In both current law and many proposals to change it, a BOGGSAT loves to use nice round numbers with limited or no analytic justification. Think of “10-5-3” (the new cost recovery or depreciation system for deducting costs of investments, as enacted in 1981) or the 50 percent Social Security spousal benefit (the percentage added to a worker’s benefit that is paid out freely to the couple and paid for partly small part by single people and even abandoned spouses who can’t get the benefit) or “9-9-9” (a tax system with three taxes with a rate of 9 percent each, proposed by Herman Cain in the 2008 Republican primaries).
When I’m honest about it, I have to admit that many of my family’s decisions to spend or give away money come about through the BOGGSAT method. I’m guessing the same is true for you. But the BOGGSAT doesn’t have to operate purely on instinct, or the emotion of the moment, or the bargaining power of those at the table. The next time you’re engaged with others in deciding something for yourself or promoting something for the broader community, think back to Jim Brady and his quip about how decisions are made. And consider the consequences not just of the decision but the way it was decided.
Thanks, Jim. Just one more item to add to your list of lifetime gifts to us.
The 50th anniversary of President Johnson’s War on Poverty has led to a flurry of articles and debates about whether that war succeeded. That debate has been reenergized by Thomas Piketty’s best-selling book, Capital in the Twenty First Century, which argues that inequality is rising because returns to capital have risen relative to average economic growth. A solution to this inexorable force, Piketty claims, lies in some form of worldwide wealth tax.
In both cases, I find the political debate largely unproductive. Many conservatives and liberals pick at pieces of data and history to support their own forgone conclusions. Rather than seek practical margins for making progress, much of the discussion turns to thumbs up/thumbs down rhetoric or totally impractical solutions.
Here’s how the data play out. Since the late 1970s, market-based measures of poverty and the distribution of income (that is, measures of income before taking account of government redistribution through taxes and transfers) improved very little in the first case and got worse in the second. Both did much better a few decades earlier, including up to the mid-1970s. PIketty bases his broad historical conclusions about growing inequality largely on market measures. In turn, researchers ranging from Gary Burtless at Brookings to Tim Smeeding at Wisconsin to Richard Burkhauser at Cornell to Diana Furchgott-Roth and Scott Winship at the Manhattan Institute have shown greater reductions in poverty and less growth in inequality of income or consumption when market-based income is adjusted for government taxes and transfers.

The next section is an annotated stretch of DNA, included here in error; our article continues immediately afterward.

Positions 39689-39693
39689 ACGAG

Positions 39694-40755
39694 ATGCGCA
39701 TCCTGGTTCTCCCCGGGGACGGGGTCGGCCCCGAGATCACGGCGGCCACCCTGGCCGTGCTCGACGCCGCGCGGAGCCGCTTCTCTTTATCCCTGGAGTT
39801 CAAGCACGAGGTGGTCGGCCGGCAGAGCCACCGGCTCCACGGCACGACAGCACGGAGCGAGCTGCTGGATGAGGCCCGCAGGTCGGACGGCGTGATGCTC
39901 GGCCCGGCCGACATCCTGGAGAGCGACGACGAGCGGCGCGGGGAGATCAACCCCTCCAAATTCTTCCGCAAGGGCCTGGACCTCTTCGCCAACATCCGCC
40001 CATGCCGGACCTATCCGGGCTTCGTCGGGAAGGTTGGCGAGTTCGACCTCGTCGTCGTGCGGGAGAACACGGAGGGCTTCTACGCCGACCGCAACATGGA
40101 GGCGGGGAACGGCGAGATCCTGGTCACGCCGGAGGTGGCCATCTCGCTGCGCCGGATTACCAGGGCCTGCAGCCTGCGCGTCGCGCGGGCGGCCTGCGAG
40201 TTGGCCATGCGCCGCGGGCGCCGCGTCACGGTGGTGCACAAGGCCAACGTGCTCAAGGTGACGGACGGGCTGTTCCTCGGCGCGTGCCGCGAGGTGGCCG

These two different ways of looking at the data make for strange bedfellows as the debate turns political. Conservative critics of the War on Poverty combine with liberal world-always-getting-worse warriors, who like to cite Piketty, to form conclusions based largely on the before-tax, before-transfer measures. They unite to attack the status quo, with one suggesting fewer transfers (the war failed) and the other higher taxes on the rich (the tax system failed). Liberal defenders of social welfare programs and conservative opponents of higher tax rates, in turn, conclude that on an after-tax, after-transfer basis the world is a lot better off than the other side asserts. They defend the status quo.
Here are the statistics that I ponder. In real terms, social welfare spending averaged about $7,500 per household at the time the War on Poverty was declared. By the time that Ronald Reagan was inaugurated in 1981, spending per household had grown to $15,000. And today it has doubled again from the start of the Reagan administration to about $32,000. (These figures do not even include tax expenditures for social welfare, such as pension, housing, and wage subsidies, which averaged about $7,000 per household in 2013.) Meanwhile, GDP per household grew from about $70,000 in 1964 to nearly $140,000 today.
Over this same 50 years the official thresholds for measuring who is in poverty have not grown one dollar in real terms. These measures, adjusted only for inflation, in a sense, are based on absolute poverty, unadjusted for the new goods and services a growing economy provides or, said another way, for whether a household’s income keeps up with average or median income in the economy. For a family of four, for instance, the nonfarm poverty threshold is crossed when a household’s income falls below roughly $23,550 today, essentially the same level as in 1964. For a single person, the poverty threshold equals $11,490
“Wait a second,” you may think. The government spends far more on social welfare than would be required to give every household support above poverty levels. And in almost every year there have been substantial real increases in the amount of transfers made. Why, then, has the poverty rate not fallen more?
There is no single answer. Here are four pieces of the puzzle:
Huge gains at the top. Inequality in market-based income DID grow substantially since the late 1970s, the period when progress against poverty slowed. The ability of high-income individuals at the top of a winner-take-all economy to capture much of the extra rewards that derive from monopoly or oligopoly settings does help explain some of the stagnation in earnings growth for those with average or low earnings.